May 24. 2024. 5:14

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Macron tries to reconnect with unions, attacks Mélenchon

President Emmanuel Macron asked Prime Minister Elisabeth Borne’s government to ‘continue to reach out’ to unions despite their continued opposition to pension reform as he reportedly expects massive crowds to gather for a 10th day of nationwide strikes on Tuesday.

During a meeting with the leaders of the presidential majority on Monday, the president affirmed his willingness to ease tensions in the country and expects the tenth union-organised protest to be massive, according to leaks in the press.

Macron asked Borne, some senior ministers, leaders of the parliamentary groups and the political parties that make up the presidential majority to “work with the social partners, to calm down, to continue to implement reforms and to repair public services”, participants told the press.

The French leader also asked political leaders who support him to “continue to reach out to the trade unions” and criticised Jean-Luc Mélenchon’s La France Insoumise for “trying to delegitimise” the country’s institutions.

Determined to see the process through to the end, Macron wants the pension reform bill in force by the end of the year.

Among trade unionists, the leader of the CFDT, Laurent Berger, declared that he would not accept the “outstretched hand” of the head of state as long as the reform is not shelved.

According to some constitutional experts, the Constitutional Council is highly likely to dismiss some parts of the bill and could even do so for the entire text when it decides on the bill in the coming weeks.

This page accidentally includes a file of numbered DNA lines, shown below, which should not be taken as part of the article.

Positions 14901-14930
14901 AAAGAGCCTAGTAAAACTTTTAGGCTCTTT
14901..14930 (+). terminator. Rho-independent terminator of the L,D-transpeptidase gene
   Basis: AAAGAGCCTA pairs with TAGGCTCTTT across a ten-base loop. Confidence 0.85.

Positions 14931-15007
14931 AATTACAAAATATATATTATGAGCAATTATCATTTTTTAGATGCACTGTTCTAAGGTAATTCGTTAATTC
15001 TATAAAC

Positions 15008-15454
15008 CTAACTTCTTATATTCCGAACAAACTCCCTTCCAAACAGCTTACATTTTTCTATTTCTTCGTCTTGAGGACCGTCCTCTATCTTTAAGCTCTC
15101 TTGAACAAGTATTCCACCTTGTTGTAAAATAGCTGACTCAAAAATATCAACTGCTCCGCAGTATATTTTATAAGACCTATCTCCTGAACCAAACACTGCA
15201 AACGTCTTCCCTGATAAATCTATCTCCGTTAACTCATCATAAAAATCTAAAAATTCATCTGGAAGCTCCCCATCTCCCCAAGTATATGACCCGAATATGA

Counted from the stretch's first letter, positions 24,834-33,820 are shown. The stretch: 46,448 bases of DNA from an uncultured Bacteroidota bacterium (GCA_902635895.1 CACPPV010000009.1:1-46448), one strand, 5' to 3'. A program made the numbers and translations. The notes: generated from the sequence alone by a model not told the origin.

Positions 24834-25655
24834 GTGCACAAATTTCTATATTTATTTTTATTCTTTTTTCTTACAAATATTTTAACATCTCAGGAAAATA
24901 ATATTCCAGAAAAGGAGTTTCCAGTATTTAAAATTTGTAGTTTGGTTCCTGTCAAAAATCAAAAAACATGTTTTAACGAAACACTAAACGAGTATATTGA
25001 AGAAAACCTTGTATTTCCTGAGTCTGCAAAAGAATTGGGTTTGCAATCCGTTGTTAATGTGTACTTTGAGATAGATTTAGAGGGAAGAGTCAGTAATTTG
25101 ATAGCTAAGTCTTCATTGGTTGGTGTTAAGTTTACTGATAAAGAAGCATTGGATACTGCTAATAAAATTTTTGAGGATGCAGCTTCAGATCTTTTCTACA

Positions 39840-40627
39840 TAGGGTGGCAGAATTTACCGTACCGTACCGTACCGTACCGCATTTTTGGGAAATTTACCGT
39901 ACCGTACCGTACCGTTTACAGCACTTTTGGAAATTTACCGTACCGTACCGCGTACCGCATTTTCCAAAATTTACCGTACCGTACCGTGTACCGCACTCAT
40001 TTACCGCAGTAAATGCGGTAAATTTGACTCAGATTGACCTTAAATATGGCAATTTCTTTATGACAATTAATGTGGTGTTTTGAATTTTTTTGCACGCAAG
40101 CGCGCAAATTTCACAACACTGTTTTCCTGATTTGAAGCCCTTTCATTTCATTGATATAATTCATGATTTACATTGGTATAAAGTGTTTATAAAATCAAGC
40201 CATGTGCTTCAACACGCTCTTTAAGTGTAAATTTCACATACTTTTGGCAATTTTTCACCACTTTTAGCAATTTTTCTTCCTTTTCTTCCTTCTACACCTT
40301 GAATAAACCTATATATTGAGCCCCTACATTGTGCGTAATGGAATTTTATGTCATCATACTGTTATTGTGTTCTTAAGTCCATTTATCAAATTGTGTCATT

“The debates were rushed using tools […], diverted from its usual use,” and they “failed to respect the constitutional principle of ‘clarity and sincerity’”, constitutionalist Dominique Rousseau told Le Monde in an interview on Monday.

“The National Assembly did not vote on the text,” but on a no-confidence motion due to the activation of Article 49.3 of the Constitution – which allows a text to be considered adopted in the absence of a motion of censure by the Assembly, Rousseau added.

While the court’s decision is still pending, unions are looking to continue strikes nationwide.

On Tuesday, “650,000 to 900,000 people will march everywhere in France on Tuesday, including 70,000 to 100,000 people in Paris”, according to a note from the territorial intelligence service – an increase compared to the 600,000 to 800,000 estimated for the last nationwide strike on 22 March.

The number of “young people” in the streets, called by high school and university organisations, could double or even triple compared to how many were at the strike on 22 March, the note added.

But according to the Interior Ministry, expected numbers for Tuesday are 119,000 in Paris and more than one million nationwide. The CGT union claims three times as many will attend the strikes.

The Interior Ministry’s services nevertheless anticipate “very significant risks of public order disturbances”, with “more than 1,000 radical elements” likely to infiltrate marches in major cities.

At a press conference Monday evening, Interior Minister Gérald Darmanin announced that he would deploy “an unprecedented” number of staff, with over 13,000 police and gendarmes, to oversee strikes across the country, including 5,500 in Paris alone.

(Davide Basso |